Paper360 - May/June 2013 - (Page 30)
Broadening the Availability
of Carbon Fibers with Lignin
The benefits carbon fibers may have in our future are limited by
significant obstacles in the present
arbon fibers are a modern biomaterial with an encouraging
set of amazing mechanical properties that are set to enhance
the future of civil, energy, and
This novel material, which is composed
of highly-oriented carbon atoms, is generally
several-fold stronger than steel, with only a
third of the weight. Moreover, other attractive
features of carbon fibers include low thermal
expansion and an astonishingly high range of
versatility. For example, carbon fibers can be
spun into strands thinner than a human hair,
or molded into rigid shapes ranging from
high-end tennis rackets to next generation
According to the U.S. Department of
Energy, the manifold beneficial properties
of this biomaterial have an immediate potential to entirely modernize the transportation
industry. If implemented as a substitute for
steel, carbon fibers can reduce the weight
of a vehicle by nearly 60 percent without a
compromise in automobile safety standards.
Additionally, the reduced weight of the vehicle would directly lead to improvements in
fuel economy by as much as 30 percent and
a corresponding reduction in automotive
emissions, based on studies performed by
Oak Ridge National Laboratory. Even more
compelling is that all of these advantages
could be realized without any substantial
changes to engine technology, and could
improve the efficiency of hybrid and electric
Unfortunately, the benefits carbon fibers
may have in our future are limited by significant obstacles in the present. More specifically, the widespread incorporation of
carbon fibers into general consumer goods
is inhibited by high production costs of the
material. The high cost production of synthetic and petroleum-derived carbon fiber
precursors, among other important factors,
is one of the chief factors that ultimately
limit the use of the biomaterial to just highperformance applications. Innovations in
more cost-effective alternative carbon fiber
production strategies may increase the availability of this highly useful biomaterial.
Toward this end, scientists have examined
the use of lignin, a highly abundant plantderived bioresource, as a potential carbon
fiber precursor. Kraft lignin is a byproduct
of the Kraft pulping process and is generally
burned as fuel in pulp mill recovery boilers.
Th is scenario presents an opportunity for
recovery boiler-limited mills to repurpose
Kraft lignin toward higher-utility applications such as high-value biomaterials. As a
result, Kraft lignin has attracted significant
interest as a starting material for carbon
fibers. Progress to date has made it apparent
that the resulting mechanical attributes of
the carbon fibers rely on the quality and
chemical nature of the isolated Kraft lignin.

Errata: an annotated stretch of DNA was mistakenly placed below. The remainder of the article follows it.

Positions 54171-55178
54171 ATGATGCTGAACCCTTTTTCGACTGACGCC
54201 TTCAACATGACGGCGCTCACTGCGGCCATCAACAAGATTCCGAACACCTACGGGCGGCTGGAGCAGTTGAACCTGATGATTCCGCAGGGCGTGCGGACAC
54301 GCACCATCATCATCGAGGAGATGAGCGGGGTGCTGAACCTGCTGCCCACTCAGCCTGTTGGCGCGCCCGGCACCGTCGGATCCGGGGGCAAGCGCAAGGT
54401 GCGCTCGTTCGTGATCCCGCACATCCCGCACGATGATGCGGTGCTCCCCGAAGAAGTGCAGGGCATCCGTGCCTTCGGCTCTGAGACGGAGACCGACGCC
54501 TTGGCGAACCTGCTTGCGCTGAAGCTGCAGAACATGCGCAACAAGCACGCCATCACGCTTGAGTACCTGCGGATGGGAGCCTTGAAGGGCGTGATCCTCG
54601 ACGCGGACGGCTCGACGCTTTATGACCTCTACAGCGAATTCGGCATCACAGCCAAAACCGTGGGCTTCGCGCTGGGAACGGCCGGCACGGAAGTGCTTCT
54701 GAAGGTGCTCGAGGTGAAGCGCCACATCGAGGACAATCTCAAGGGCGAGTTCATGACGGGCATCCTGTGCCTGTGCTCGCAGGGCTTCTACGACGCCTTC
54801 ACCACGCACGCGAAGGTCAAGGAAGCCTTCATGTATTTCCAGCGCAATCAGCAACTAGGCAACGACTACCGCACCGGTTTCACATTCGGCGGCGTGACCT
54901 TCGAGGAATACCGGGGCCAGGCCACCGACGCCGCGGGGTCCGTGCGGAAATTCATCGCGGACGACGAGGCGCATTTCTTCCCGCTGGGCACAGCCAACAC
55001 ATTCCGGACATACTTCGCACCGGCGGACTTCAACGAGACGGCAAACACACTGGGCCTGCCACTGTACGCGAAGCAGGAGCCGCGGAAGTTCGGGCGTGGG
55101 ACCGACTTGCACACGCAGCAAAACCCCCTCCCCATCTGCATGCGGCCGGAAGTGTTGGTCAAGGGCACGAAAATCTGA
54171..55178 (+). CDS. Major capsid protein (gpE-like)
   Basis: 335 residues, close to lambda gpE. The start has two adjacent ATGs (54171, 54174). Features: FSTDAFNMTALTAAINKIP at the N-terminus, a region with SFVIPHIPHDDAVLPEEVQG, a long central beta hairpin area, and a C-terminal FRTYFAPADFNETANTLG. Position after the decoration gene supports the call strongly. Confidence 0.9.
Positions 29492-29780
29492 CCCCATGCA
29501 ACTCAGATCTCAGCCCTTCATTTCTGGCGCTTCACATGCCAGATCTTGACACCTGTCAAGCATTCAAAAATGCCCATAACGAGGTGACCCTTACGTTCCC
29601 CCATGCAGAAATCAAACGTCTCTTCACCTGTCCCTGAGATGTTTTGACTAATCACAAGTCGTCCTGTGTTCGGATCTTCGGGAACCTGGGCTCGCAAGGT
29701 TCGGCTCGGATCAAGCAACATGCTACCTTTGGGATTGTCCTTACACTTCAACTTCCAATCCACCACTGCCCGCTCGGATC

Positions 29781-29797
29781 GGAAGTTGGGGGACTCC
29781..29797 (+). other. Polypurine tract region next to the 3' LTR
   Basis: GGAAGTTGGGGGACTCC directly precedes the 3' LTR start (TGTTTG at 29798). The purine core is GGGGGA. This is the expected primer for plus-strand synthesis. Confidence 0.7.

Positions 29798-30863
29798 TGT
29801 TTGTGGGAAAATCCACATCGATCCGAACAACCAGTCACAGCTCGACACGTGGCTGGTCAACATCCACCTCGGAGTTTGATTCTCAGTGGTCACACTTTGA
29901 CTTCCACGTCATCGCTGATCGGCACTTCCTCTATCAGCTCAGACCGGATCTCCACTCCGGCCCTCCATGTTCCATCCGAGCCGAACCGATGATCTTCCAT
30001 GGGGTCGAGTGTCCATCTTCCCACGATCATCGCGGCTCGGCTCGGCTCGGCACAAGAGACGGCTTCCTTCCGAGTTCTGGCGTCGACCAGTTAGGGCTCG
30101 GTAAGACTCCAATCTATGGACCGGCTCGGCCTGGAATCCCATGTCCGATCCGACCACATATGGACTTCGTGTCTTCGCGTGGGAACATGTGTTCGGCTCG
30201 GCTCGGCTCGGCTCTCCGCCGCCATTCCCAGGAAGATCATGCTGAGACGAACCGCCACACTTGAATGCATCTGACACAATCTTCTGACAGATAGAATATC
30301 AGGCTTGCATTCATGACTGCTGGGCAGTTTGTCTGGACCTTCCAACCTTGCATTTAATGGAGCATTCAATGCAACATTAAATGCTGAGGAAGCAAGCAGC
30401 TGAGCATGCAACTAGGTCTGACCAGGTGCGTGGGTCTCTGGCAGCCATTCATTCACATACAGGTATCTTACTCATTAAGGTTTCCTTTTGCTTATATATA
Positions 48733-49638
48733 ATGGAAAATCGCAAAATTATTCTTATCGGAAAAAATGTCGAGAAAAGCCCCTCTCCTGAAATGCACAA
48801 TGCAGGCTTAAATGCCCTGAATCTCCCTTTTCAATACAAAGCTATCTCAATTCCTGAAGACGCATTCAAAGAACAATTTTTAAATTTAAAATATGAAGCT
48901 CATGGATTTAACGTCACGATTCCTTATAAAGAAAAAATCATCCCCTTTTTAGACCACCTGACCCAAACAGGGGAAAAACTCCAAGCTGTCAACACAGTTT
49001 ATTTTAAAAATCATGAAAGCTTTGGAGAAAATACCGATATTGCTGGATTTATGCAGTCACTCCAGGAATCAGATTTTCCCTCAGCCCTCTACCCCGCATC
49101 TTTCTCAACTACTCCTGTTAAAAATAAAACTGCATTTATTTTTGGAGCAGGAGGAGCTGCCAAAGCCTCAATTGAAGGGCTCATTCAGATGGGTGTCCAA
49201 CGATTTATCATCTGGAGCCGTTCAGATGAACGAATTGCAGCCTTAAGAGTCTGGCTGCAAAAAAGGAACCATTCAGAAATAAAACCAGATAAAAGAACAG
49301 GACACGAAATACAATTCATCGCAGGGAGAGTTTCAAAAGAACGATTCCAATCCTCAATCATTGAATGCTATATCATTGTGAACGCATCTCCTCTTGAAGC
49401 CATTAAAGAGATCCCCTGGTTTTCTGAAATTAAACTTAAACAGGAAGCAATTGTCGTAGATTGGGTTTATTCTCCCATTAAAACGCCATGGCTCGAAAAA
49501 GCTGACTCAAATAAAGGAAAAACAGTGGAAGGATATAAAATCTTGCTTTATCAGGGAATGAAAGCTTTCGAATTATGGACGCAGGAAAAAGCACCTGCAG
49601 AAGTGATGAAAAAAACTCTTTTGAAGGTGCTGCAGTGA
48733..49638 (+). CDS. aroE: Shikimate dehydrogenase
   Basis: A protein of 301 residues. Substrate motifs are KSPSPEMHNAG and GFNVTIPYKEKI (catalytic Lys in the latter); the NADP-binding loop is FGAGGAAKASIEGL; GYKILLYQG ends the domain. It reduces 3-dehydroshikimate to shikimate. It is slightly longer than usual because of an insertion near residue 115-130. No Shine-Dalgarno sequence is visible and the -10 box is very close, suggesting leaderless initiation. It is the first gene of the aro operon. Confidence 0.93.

Hence, current research is now focused on
discovering suitable and economic optimization processes of lignin that can benefit
carbon fiber production.
Professor Arthur J. Ragauskas of the
Institute of Paper Science located at Georgia
Institute of Technology, and Hans Thielander
of Forest Products and Chemical Engineering
at Chalmers Institute of Technology, are moving to the next phase of a joint research initiative towards determining novel optimizations
of Kraft lignin for carbon fiber generation.
Tyrone Wells, a Ph.D. candidate at the Institute
of Paper Science, Georgia Institute of Technology,
recently spoke on this topic at the 2013 TAPPI
Student Summit. He can be contacted at
email@example.com. Courtesy of the Gunnar
Nicholson Fellowship Program, Wells will travel
to Chalmers Institute of Technology, a Swedish
university located in Gothenburg that focuses on
research and education in technology, natural
science, and architecture, to work with Professor
Hans Theilander to implement upgrading strategies that will ultimately provide new insights
aimed toward broadening the availability of
carbon fibers derived from lignin.
Deaton, Jamie Page, "Can carbon fiber solve the oil crisis?" 27 May 2008. HowStuff Works.com. (http://auto.
carbon-fiber-oil-crisis.htm). 16 January 2013.
Gellerstedt, G., E. Sjoeholm, and I. Brodin, The woodbased biorefi nery: a source of carbon fiber? Open
Agric. J. 4: p. 119-124.
Truss, R.W., Natural fibers for biocomposites. MRS Bull.
36(9): p. 711-715.
Woodyard, Chris. "Carbon fiber sparkles with diamondlike appeal," 16 July 2005. USA Today. (http://
Table of Contents for the Digital Edition of Paper360 - May/June 2013
Over the Wire . . . News Summary
The 2013 TAPPI Award Winners
Successful Asset Management in the Paper Industry from an OEM Point of View
TAPPI Journal Summaries
Managing the Risk of Fire and Explosion in the Pulp and Paper Industry
Broadening the Availability of Carbon Fibers with Lignin
TAPPISAFE Through the Eyes of a Labor Attorney
Bleached Softwood Kraft Pulp
What’s New on Paper360.org
Paper360 - May/June 2013